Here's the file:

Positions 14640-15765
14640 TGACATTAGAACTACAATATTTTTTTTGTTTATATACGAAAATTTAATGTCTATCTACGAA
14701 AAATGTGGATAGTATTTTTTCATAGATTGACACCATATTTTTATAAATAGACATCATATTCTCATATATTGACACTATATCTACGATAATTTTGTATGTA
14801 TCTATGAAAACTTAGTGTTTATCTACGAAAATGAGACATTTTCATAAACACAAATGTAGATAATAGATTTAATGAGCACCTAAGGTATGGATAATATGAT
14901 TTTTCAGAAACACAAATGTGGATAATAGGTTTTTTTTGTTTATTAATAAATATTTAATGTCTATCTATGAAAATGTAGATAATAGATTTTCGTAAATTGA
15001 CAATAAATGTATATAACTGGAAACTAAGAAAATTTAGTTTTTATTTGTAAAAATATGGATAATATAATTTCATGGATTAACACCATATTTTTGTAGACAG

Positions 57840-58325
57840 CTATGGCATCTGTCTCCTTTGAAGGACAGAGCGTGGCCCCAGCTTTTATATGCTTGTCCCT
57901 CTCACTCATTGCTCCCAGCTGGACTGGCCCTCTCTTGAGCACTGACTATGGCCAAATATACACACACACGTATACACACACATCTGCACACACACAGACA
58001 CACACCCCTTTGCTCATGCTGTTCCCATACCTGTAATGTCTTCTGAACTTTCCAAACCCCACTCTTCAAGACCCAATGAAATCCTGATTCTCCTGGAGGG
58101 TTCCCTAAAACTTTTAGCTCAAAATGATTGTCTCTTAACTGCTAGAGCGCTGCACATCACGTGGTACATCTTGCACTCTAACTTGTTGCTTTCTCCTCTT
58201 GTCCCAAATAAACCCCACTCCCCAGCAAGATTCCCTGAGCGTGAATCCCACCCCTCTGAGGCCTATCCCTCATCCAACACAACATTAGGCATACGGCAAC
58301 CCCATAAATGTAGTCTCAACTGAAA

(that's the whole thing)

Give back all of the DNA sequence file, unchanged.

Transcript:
Positions 14640-15765
14640 TGACATTAGAACTACAATATTTTTTTTGTTTATATACGAAAATTTAATGTCTATCTACGAA
14701 AAATGTGGATAGTATTTTTTCATAGATTGACACCATATTTTTATAAATAGACATCATATTCTCATATATTGACACTATATCTACGATAATTTTGTATGTA
14801 TCTATGAAAACTTAGTGTTTATCTACGAAAATGAGACATTTTCATAAACACAAATGTAGATAATAGATTTAATGAGCACCTAAGGTATGGATAATATGAT
14901 TTTTCAGAAACACAAATGTGGATAATAGGTTTTTTTTGTTTATTAATAAATATTTAATGTCTATCTATGAAAATGTAGATAATAGATTTTCGTAAATTGA
15001 CAATAAATGTATATAACTGGAAACTAAGAAAATTTAGTTTTTATTTGTAAAAATATGGATAATATAATTTCATGGATTAACACCATATTTTTGTAGACAG

Positions 57840-58325
57840 CTATGGCATCTGTCTCCTTTGAAGGACAGAGCGTGGCCCCAGCTTTTATATGCTTGTCCCT
57901 CTCACTCATTGCTCCCAGCTGGACTGGCCCTCTCTTGAGCACTGACTATGGCCAAATATACACACACACGTATACACACACATCTGCACACACACAGACA
58001 CACACCCCTTTGCTCATGCTGTTCCCATACCTGTAATGTCTTCTGAACTTTCCAAACCCCACTCTTCAAGACCCAATGAAATCCTGATTCTCCTGGAGGG
58101 TTCCCTAAAACTTTTAGCTCAAAATGATTGTCTCTTAACTGCTAGAGCGCTGCACATCACGTGGTACATCTTGCACTCTAACTTGTTGCTTTCTCCTCTT
58201 GTCCCAAATAAACCCCACTCCCCAGCAAGATTCCCTGAGCGTGAATCCCACCCCTCTGAGGCCTATCCCTCATCCAACACAACATTAGGCATACGGCAAC
58301 CCCATAAATGTAGTCTCAACTGAAA